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  • Efficient state updates for key management

    Page(s): 910 - 917
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    Encryption is widely used to enforce usage rules for digital content. In many scenarios content is encrypted using a group key which is known to a group of users that are allowed to use the content. When users leave or join the group, the group key must be changed. The logical key hierarchy (LKH) algorithm is a very common method of managing these key changes. In this algorithm every user keeps a personal key composed of log n keys (for a group of n users). A key update message consists of O(log n) keys. A major drawback of the LKH algorithm is that users must update their state whenever users join or leave the group. When such an event happens, a key update message is sent to all users. A user who is offline during t key updates, and who needs to learn the keys sent in these updates as well as update its personal key, should receive and process the t key update messages, of total length O(t log n) keys. In this paper, we show how to reduce this overhead to a message of O(log t) keys. We also note that one of the methods that are used in this work to reduce the size of the update message can be used in other scenarios as well. It enables one to generate n pseudorandom keys of length k bits each, such that any successive set of t keys can be represented by a string log(t)·k bits, without disclosing any information about the other keys. View full abstract»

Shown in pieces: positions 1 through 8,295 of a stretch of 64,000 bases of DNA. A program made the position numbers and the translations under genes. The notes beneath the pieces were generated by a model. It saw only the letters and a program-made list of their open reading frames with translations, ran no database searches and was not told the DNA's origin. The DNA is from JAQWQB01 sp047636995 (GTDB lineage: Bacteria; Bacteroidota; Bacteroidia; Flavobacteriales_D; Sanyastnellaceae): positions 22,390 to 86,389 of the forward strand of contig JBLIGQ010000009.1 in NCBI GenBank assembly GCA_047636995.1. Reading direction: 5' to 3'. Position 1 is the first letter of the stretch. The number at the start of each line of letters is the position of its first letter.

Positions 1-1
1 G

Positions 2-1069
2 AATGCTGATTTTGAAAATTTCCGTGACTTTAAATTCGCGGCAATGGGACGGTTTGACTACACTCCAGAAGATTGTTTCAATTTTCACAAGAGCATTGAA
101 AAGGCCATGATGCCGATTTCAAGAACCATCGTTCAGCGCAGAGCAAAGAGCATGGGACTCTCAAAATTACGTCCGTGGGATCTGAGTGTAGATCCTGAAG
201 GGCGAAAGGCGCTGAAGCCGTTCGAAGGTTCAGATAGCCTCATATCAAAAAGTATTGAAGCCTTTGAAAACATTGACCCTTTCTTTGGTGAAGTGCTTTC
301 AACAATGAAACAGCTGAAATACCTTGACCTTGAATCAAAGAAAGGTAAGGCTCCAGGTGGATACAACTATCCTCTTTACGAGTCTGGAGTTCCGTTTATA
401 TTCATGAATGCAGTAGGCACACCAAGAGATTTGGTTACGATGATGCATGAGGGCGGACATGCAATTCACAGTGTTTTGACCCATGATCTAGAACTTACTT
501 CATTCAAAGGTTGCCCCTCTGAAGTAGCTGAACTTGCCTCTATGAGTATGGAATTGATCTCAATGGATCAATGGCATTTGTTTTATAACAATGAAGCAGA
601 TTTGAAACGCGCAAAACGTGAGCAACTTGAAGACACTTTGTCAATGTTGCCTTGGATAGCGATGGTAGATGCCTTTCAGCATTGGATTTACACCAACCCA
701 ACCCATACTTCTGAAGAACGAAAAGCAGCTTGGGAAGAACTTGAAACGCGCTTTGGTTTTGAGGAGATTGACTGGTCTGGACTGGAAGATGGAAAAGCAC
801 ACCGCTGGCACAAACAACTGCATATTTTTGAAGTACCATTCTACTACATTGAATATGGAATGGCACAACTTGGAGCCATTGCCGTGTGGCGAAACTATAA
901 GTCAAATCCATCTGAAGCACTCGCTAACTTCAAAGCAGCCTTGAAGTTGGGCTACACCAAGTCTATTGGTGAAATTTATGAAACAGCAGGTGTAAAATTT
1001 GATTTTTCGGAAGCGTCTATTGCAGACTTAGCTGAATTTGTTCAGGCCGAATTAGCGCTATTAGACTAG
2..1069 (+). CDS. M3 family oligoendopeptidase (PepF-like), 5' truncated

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  • Video fingerprinting and encryption principles for digital rights management

    Page(s): 918 - 932
    Save to Project icon | Request Permissions | Click to expandQuick Abstract | PDF file iconPDF (368 KB) |  | HTML iconHTML  

    This paper provides a tutorial and survey of digital fingerprinting and video scrambling algorithms based on partial encryption. Necessary design tradeoffs for algorithm development are highlighted for multicast communication environments. We also propose a novel architecture for joint fingerprinting and decryption that holds promise for a better compromise between practicality and security for emerging digital rights management applications. View full abstract»